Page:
7. Bake at 425 for 30 minutes covered, then the final 10 uncovered. If the liquid in the bottom is bubbling and the chickens are simmering slightly, you’ll know you’re done.

8. Serve over a bed of quinoa, brown rice, pasta, or just eat!

2014-07-29 20.11.10

New York Times Green Goddess Chicken

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Last night was a first attempt at the now infamous New York Times Green Goddess Chicken recipe, and hoo boy was it a hit! A hit with ourselves, naturally, because nobody else lives here and we would never attempt a new recipe for the first time when we had guests over (OR WOULD WE?!) We congratulated ourselves heartily.

Up until now, I’ve always thought of Green Goddess dressing as a feisty, zippy sidekick for salad only. Who am I, world’s least imaginative cook? Why yes, yes I am, nice to meet you. But really. It’s called SALAD DRESSING. Forgive me for not thinking outside the box.

Only we are way outside the box with this one, and it’s a delicious place indeed. The buttermilk and herbs give a nice lift to what would otherwise be a pretty standard (though still delectable) chicken. As Julia Child said in My Life in France, “Ooh, those lovely roasted, buttery French chickens, they were so good and chickeny!” The same could be said of our local SF chickens, though I don’t know any chicken, chickeny! or otherwise, not made better by a tangy, savory sauce, and most especially one that is rip roaring, herbalicious, Hulk-style bright green!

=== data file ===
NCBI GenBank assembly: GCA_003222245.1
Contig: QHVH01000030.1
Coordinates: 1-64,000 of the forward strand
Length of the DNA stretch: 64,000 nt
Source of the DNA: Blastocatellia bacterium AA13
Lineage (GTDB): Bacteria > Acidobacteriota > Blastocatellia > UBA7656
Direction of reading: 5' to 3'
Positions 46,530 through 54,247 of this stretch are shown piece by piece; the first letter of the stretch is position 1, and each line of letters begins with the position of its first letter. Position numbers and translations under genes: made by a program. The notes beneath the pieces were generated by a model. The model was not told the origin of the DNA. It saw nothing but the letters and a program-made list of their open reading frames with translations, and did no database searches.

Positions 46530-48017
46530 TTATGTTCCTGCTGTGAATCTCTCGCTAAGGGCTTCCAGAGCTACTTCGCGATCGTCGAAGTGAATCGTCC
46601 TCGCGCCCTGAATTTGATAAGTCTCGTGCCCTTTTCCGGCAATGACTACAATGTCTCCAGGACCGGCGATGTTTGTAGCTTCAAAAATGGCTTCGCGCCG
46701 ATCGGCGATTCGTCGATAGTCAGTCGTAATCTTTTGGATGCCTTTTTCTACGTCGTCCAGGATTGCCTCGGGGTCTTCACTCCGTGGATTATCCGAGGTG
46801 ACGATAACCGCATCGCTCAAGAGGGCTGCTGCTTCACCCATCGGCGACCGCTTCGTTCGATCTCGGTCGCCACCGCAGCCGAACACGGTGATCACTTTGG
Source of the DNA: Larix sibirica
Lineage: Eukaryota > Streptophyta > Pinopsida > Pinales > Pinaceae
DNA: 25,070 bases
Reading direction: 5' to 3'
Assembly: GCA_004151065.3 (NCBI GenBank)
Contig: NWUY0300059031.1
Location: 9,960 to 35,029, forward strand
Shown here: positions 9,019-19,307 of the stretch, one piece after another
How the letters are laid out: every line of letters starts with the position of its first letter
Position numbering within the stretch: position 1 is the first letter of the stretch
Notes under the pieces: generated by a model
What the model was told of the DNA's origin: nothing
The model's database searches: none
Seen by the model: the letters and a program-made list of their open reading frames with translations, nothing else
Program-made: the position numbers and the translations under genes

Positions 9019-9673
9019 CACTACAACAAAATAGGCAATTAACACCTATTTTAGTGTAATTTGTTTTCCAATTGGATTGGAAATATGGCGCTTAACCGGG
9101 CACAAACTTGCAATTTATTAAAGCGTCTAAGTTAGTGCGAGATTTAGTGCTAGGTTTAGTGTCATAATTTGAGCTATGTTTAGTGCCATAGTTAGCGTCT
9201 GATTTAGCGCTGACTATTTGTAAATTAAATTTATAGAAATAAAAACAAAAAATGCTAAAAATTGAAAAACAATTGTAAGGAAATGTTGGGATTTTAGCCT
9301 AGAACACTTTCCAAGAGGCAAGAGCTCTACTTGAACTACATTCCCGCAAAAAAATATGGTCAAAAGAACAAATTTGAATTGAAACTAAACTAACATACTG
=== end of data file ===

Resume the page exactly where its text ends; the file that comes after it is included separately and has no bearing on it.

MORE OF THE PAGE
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The next time we make this, I’d use only one sardine (as opposed to two anchovies) for a hint of fish, as opposed to being slapped in the face with a fish. A fish slap seems like the stuff of great physical comedies from the Victorian era. Super funny, yet non-appetizing.

I’d also recommend lightening up on the salt. The marinade was SUPER salty. Like, Great Salt Lake + the side eye your granny gives you when you tell a dirty joke at Thanksgiving. SALTY! I would back off by at least a half teaspoon, if not a full teaspoon. Which doesn’t seem like much, but when you also have the saltiness from the fish, a little sea salt goes a long, long way. We paired our chicken with a roasted sweet potato, primarily to serve as a vehicle for more Green Goddess dressing, because duh. You can also take remaining dressing and use it as a dipping sauce for the chicken itself. OR you can be a true Little Suzy Fat Pants and dump it on top of your cooked chicken, which may be what we did…

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. 1 1/2 cups buttermilk

. 1 cup packed basil leaves

. 1/4 cup packed dill

. 2 garlic cloves, peeled